May 16, 2020

Corona Rollercoaster


I’ve spent the last few weeks talking to women in business who are also Mums of young children.  The verdict is in, this lockdown life is hard. Never before have we had to be in such close quarters with our loved ones for so long. Relationships are becoming strained and the long-term impact on our mental wellbeing is now becoming very present in people’s minds.  

I’ve heard many stories of screaming Mums, multi-tasking Mums, teacher Mums, chef Mums, crying Mums, and they all have one thing in common in the end – guilt, oh so much guilt. Platitudes of you’re doing a great job, this won’t last forever, they’ll be fine are not soothing or inspiring. Even the coach Mums are struggling, and they have all the tools that are supposed to help with this.

Fundamentally we are all in this together, we are all, despite being isolated from each other, swimming in the same shit. I don’t know about you but that does not improve my outlook one iota.  Knowing that my neighbour is also screaming at her kids because it’s past school check in time and the teacher is probably about to call in the middle of an important business zoom call, does not make me feel better. In fact, it’s sending home to me just how big this challenge is. I’m left wondering how many of us are battling against odds that are most definitely not in our favour.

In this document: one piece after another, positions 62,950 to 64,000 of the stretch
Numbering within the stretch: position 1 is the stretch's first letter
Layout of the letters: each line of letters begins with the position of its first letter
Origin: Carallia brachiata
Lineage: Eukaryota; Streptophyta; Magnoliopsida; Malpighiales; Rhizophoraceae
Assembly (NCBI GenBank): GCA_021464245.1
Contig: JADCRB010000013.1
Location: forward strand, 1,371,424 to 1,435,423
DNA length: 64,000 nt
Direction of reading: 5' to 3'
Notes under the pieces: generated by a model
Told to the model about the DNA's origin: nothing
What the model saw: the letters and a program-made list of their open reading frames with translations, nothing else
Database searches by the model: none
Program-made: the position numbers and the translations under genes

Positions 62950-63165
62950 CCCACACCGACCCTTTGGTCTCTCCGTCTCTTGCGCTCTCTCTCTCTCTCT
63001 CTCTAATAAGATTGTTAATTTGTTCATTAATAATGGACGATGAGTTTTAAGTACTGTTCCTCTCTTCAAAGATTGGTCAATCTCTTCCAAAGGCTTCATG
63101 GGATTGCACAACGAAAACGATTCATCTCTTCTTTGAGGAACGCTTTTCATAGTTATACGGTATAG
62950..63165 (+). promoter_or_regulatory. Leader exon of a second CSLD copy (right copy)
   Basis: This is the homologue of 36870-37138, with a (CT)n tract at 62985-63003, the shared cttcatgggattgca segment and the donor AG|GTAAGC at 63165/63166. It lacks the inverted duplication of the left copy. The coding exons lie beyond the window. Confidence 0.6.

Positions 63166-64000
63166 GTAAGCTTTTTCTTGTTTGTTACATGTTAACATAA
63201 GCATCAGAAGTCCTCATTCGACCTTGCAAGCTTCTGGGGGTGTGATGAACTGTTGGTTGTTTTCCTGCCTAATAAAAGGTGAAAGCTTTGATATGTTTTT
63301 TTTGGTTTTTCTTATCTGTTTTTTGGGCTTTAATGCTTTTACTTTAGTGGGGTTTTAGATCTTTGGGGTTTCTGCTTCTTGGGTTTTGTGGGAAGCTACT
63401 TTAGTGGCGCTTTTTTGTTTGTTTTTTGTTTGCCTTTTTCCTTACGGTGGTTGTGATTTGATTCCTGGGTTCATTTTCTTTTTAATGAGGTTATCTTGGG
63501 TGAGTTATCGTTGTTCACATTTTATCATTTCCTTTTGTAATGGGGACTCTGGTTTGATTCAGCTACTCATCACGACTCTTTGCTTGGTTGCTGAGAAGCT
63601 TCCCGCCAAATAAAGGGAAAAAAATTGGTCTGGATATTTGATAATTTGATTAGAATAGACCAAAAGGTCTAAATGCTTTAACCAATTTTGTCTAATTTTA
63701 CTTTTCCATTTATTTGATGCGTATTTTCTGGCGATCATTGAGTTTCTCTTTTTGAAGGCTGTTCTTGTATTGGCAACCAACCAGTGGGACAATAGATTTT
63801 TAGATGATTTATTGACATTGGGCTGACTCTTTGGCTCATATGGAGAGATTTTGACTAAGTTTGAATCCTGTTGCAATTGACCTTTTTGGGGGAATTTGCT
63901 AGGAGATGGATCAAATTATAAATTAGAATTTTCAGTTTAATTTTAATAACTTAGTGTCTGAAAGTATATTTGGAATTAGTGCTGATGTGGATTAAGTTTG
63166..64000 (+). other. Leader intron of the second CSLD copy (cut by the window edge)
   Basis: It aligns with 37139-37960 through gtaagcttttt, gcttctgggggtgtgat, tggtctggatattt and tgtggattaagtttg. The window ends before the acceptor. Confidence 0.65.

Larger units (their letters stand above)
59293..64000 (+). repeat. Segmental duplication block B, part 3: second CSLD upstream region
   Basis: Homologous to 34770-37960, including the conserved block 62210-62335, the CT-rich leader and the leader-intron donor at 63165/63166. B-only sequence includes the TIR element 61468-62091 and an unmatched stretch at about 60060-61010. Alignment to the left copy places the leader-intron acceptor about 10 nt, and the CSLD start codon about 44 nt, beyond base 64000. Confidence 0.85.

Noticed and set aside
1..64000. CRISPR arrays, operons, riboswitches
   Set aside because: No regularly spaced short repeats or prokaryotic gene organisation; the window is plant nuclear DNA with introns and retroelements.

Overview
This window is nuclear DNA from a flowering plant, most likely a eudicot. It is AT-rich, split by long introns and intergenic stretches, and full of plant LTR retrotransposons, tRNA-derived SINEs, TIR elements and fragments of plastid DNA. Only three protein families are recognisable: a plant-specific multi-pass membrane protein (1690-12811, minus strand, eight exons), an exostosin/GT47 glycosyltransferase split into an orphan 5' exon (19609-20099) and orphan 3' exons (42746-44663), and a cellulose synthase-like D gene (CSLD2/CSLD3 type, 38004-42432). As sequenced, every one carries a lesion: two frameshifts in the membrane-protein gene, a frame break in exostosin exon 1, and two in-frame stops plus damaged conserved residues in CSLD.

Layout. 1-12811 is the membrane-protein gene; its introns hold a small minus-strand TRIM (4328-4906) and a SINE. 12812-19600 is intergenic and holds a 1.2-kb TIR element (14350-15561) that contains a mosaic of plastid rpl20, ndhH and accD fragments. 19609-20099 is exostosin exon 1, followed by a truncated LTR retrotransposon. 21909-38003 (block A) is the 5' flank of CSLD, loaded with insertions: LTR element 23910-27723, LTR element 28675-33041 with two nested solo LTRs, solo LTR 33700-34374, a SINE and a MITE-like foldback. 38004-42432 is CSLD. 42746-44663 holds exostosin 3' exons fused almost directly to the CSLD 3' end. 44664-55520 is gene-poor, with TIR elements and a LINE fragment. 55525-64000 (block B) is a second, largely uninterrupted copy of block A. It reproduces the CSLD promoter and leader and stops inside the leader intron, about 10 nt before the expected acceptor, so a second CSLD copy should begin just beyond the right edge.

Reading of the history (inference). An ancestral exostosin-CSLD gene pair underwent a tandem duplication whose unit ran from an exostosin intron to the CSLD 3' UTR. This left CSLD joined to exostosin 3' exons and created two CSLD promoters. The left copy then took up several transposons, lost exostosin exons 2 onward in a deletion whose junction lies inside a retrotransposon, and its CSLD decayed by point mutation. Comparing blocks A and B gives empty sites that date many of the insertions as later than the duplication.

And yet, we are also content. We’re in a better routine now.  We recognise that there will be good days and bad. We’ve had the painful truth that our teenager has been YouTubing rather than attending their class. We’ve abandoned online lessons in acceptance of the fact it’s just not how our child learns. We’ve adapted our work schedule around the school timetable and can play a mean game of parent tag when the diaries clash. We’ve established new habits and most of us have found that there are aspects of lockdown that we very much hope to take with us into the next iteration of normal.

Our households are chaotic, the iron feels abandoned, and the dishwasher is exhausted. Once precious lawns are now a patchy mess from all of the ball games, body slides and dog zoomies.  We’ve become used to masked strangers knocking on our doors and then running away. It’s our current normal and we’ve become (at some level) comfortable within it. 

The stresses of how we are going to get everything done have been replaced with how are we going to fill our day productively?  The anxiety of how much screen time our kids get has transformed into what is it they’re spending their screen time on and have they had enough to get schoolwork completed? The worry of how we’re going to earn enough to pay our bills is now a worry about whether what we are being given is going to be enough to feed everyone? It’s a messed-up normal but we’re managing it.